SEC Proposes Limit Up/Limit Down

Last night, the SEC unveiled its proposed revision to the single stock circuit breakers put in place last year in response to the May 6 “Flash Crash.”  The new proposal calls for a “limit up/limit down” provision rather than an actual halt in trading.  Limit up/limit down is essentially a price band which prohibits trading outside a certain range for a period of time.  In this case, the band would go into effect if a stock traded more than 5% away from the average price over the last 5 minutes.  When triggered, trades can happen at the last sale or better, but cannot move the stock price further away from the average price.  If no trading occurs within the price band for more than 15 seconds, then a 5 minute trading pause would be enacted. 

According to the FT, the circuit breakers that have been piloted for the last year were widely criticized for interfering with natural market corrections and for halting a stock over erroneous trades, many of which were later cancelled anyway.  The new proposal seeks to limit interference in trading (i.e. pauses) to real dislocations and according to SEC Chairman Schapiro, “help our markets retain the confidence of investors and companies.”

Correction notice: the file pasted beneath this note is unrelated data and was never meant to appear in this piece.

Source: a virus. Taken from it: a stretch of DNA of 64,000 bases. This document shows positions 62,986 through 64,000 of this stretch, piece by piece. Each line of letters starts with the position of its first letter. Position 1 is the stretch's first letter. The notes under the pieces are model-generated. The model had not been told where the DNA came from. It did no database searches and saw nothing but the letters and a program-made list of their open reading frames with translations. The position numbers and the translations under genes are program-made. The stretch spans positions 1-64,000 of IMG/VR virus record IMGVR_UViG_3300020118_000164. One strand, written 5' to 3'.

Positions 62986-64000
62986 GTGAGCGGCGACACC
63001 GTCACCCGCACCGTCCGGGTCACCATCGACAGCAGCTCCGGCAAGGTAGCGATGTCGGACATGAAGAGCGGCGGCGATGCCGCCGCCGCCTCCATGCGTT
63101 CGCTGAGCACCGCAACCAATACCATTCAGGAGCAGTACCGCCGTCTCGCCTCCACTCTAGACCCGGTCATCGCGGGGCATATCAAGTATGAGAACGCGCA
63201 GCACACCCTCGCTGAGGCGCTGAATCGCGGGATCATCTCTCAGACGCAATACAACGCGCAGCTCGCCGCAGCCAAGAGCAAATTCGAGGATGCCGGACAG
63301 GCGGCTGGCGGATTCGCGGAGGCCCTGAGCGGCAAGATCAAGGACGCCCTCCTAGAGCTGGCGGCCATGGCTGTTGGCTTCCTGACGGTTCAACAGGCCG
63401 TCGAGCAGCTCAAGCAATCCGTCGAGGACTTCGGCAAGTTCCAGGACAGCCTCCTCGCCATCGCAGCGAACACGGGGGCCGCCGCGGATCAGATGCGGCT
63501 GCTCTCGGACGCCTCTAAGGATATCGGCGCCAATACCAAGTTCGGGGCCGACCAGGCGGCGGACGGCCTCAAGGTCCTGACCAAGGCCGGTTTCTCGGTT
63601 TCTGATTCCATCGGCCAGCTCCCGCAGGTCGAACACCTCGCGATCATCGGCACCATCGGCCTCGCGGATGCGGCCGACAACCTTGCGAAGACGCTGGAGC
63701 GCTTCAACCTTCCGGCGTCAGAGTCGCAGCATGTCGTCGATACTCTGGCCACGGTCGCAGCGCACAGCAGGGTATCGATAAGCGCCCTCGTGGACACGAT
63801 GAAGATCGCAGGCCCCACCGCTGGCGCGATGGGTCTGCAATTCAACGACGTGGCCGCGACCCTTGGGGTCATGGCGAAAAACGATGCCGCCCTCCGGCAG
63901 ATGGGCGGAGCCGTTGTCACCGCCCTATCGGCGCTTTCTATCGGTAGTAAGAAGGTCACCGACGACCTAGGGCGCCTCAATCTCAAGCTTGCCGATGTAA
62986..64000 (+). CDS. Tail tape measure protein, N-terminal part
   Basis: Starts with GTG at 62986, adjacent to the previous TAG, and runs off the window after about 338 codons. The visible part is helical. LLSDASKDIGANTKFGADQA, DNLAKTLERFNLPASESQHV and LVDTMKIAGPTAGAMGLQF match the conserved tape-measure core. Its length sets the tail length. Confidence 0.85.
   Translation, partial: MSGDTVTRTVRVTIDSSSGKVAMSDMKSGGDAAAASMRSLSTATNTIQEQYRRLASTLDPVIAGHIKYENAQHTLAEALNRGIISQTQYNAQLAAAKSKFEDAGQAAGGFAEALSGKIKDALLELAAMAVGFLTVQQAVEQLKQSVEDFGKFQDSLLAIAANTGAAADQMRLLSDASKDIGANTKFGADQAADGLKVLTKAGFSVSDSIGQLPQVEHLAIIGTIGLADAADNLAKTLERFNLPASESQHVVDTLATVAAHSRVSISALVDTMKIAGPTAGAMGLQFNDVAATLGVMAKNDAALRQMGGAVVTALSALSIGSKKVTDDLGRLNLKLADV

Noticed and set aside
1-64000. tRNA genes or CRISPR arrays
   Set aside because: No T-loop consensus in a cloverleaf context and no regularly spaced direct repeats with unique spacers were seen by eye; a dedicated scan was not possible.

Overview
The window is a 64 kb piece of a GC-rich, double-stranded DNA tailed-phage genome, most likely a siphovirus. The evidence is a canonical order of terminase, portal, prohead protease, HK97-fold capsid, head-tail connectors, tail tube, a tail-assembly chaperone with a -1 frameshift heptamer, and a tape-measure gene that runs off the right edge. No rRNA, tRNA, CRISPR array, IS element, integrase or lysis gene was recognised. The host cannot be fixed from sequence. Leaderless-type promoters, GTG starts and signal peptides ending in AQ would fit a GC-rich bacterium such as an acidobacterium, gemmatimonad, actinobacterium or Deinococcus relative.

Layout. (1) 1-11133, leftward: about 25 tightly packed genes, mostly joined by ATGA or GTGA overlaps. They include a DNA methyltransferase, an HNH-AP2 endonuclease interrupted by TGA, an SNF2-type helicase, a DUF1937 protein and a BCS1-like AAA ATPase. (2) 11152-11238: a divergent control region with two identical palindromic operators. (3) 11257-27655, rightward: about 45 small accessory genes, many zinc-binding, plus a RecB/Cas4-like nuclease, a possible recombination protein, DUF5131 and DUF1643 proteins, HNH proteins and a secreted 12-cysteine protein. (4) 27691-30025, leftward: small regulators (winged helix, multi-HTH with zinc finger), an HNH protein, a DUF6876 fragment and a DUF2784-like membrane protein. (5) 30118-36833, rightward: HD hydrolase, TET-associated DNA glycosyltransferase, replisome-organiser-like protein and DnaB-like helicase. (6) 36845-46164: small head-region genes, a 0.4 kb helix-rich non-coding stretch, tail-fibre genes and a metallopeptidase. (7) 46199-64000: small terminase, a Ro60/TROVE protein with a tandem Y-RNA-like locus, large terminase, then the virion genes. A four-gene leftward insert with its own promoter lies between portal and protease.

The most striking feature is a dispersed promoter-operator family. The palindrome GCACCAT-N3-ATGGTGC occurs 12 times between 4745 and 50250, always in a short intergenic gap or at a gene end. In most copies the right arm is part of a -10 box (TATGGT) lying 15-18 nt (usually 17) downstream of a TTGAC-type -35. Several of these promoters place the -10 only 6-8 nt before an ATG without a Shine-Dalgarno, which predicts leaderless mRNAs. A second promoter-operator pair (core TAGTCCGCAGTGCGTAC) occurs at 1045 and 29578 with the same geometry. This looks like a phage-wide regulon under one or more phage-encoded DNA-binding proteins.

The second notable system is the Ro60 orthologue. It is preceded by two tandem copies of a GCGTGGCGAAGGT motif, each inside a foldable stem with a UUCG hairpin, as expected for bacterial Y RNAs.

The Limit Up/Limit Down proposal is currently up for a 21 day comment period and would operate as a pilot program for one year.  For companies that were in the existing circuit breaker pilot (S&P 500 and Russell 1000 constituents), the new proposal triggers the price band at 5% away from the average price over the last 5 minutes.  For all other stocks, the band would be triggered at 10%.  The bands for both groups would be doubled during opening and closing periods and both are subject to a 5 minute halt if no trading takes place within 15 seconds of the price band implementation. 

You can read the whole proposal here or reach out to your NYSE rep with questions.